Recently a discussion came up about this gif: http://i.imgur.com/r9Q8M4G.gifv

This lead to a few questions about electrical breakdown of insulators. The disagreement we're having is whether or not a current is present before a lightning strike occurs. I personally don't think there is any measurable current between the clouds and the ground prior to the electrical breakdown of the air, but other disagree with me. Others went as far as to say that there needs to be a current for lightning to happen. Considering that you don't need a current to polarize a dielectric, that sounds totally wrong to me, although the amount of disagreement I'm receiving has caused me to second guess myself.

Unfortunately I can't give any more context to this without posting individual comments, so to sum about the question:

  1. Is there a current between the air and ground prior to a lightning strike, or is the potential difference solely responsible for the electrical breakdown and discharge?
  • $\begingroup$ One does not need a current, but ionic currents are, of course, present. I am not sure where that leaves your question... $\endgroup$ – CuriousOne Jul 27 '16 at 1:15
  • $\begingroup$ I guess the main question is whether there's a current from the clouds to the ground before the lightning strike. $\endgroup$ – Astrum Jul 27 '16 at 2:20

before the lightning strike occurs, this happens:

the local field strength inside the cloud is strong enough to cause the creation of a thin column of the field which protrudes out of the cloud towards the ground (or from the ground towards the cloud, depending on the charge polarity). enough current to ionize the path flows during the creation of that protrusion.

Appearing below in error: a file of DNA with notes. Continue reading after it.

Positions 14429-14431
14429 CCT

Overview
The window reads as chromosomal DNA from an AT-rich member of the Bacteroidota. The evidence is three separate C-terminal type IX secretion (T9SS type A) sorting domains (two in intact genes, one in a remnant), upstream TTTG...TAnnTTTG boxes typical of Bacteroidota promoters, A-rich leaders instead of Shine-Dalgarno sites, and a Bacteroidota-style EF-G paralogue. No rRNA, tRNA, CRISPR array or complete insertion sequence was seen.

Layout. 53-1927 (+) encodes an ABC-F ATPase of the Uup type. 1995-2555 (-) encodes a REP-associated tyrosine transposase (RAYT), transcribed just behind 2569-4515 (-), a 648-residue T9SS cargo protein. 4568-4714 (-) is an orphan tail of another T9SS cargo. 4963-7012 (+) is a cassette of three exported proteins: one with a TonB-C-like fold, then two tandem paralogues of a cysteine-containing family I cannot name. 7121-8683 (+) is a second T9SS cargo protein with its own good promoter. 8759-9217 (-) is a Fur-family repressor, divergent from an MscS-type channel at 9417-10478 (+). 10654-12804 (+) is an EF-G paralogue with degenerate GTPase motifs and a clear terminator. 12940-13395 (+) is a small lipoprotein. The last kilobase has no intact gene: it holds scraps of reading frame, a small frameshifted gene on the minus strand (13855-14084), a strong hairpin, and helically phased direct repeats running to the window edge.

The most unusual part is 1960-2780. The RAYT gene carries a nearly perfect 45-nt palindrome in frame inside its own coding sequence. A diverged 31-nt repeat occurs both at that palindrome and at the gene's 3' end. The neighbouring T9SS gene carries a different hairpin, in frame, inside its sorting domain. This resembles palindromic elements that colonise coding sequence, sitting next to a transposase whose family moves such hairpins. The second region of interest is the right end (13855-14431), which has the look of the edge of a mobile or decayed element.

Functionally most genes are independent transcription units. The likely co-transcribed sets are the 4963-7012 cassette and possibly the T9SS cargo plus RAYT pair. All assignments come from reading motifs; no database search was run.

once that protrusion has traveled ~ tens of feet, it temporarily halts until the field ahead of it readjusts to its presence and then the process repeats. the resulting concatenation of protrusions is called a "stepped leader" and it progresses in this manner through the air towards the ground (or cloud). when it comes close enough to the ground (or cloud) to complete the discharge circuit, then a gigantic pulse of charge flows through the pre-existing stepped leader and the lightning strike develops along that path.

the usual observation is that after the stepped leader has closed the circuit, a surge of extremely high amperage flow called the return strike goes through that ionized channel and discharges the potential difference between the cloud and ground. the return strike can be composed of several discrete pulses which follow the original channel before the ions in it have an opportunity to recombine and quench the channel, causing the lightning strike to hit the same place several times.

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